Why Some Longtime Texas Republicans Aren't Tempted to Hop On the Trump Bandwagon | KERA News

Why Some Longtime Texas Republicans Aren't Tempted to Hop On the Trump Bandwagon

Jun 6, 2016
Originally published on June 3, 2016 10:58 am

Donald Trump has consolidated much of the Republican party behind him since he went from frontrunner to expected nominee. But there are still plenty of Republicans here in Texas who aren't ready to support him.


The best place to find Texas Republicans who aren't too sure about Trump is at the state's GOP convention. Art Martinez De Vara was a delegate to the three-day event last month. On the convention floor he said, just look around and you can see the problems ahead.

“I think you can even look at the number of delegates attending. They announced 3,800. We typically have 8,000. I think that's reflective of a lot of the Cruz supporters feel deflated. Others aren't as enthusiastic as they have been in years past."

And when you talk to different groups within the GOP, you get different reasons they're not willing to support Trump — or at least not willing right now.

Temo Muniz is a national Hispanic activist. He says Trump will have to change his tune if he wants Hispanic votes.

"It's up to Donald if he wants to do it. We're supposed to meet him soon in Houston. I want to know what he's going to do about the 11 million undocumented people here. He wants to deport them. I'm not behind that. My committee isn't behind that. We want to see if he can act Presidential."

While the state GOP has been growing its support within the Hispanic community, it's not a giant slice of the state's Republican Pie. The biggest piece goes to Ted Cruz supporters. They lived and died with the U.S. Senator's run for the White House, and right now they're still in mourning.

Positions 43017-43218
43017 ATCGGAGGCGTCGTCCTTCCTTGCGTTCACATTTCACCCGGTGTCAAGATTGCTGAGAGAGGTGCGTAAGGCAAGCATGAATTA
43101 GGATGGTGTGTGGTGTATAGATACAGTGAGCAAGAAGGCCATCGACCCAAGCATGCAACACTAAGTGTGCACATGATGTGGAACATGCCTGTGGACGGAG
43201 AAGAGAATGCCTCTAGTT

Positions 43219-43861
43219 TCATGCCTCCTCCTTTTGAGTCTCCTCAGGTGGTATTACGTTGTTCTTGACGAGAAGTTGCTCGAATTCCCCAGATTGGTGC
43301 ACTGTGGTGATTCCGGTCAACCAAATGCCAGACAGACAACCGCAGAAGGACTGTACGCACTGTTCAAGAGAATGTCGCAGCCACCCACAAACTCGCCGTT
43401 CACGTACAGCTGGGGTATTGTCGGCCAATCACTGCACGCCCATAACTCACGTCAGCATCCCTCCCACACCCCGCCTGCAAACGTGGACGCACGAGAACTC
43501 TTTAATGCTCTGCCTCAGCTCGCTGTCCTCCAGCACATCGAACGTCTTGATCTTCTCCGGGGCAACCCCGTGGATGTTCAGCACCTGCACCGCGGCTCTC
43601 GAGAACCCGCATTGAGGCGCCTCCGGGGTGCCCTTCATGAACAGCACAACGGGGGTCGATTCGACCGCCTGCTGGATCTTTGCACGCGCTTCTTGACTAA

“We're not happy right now, but I'm hoping something can change. Whatever it takes to get Cruz in. Or at least get Trump out," said Carl and Connie Weyel from San Antonio. They're lifelong Republicans, which for them makes it very hard to consider Trump as their party's nominee.

"I don't think Trump is a Republican. This is supposed to be the Republican candidate that we’re voting for to go up against Hillary. And I think Hillary and Trump are two of the same kind," the couple said.

That brings us to a final group that could have problems voting for Trump this fall: moderate Republicans. Jennifer Sarver is a longtime Republican activist. She's even helped write speeches at the last few National Republican conventions. But she won't be going to this year's convention in Cleveland.

"Donald Trump is dangerous for America, and I'm an American first, not a Republican first. And I do not want to support someone I think is dangerous for the country," she said. "I have told people for a while now that if it's down to Donald Trump, I'm going to vote for Hillary Clinton."

Sarver said, as a lifelong Republican, she was raised to love Ronald Reagan and hate the Clintons. But, she said, these are desperate times.

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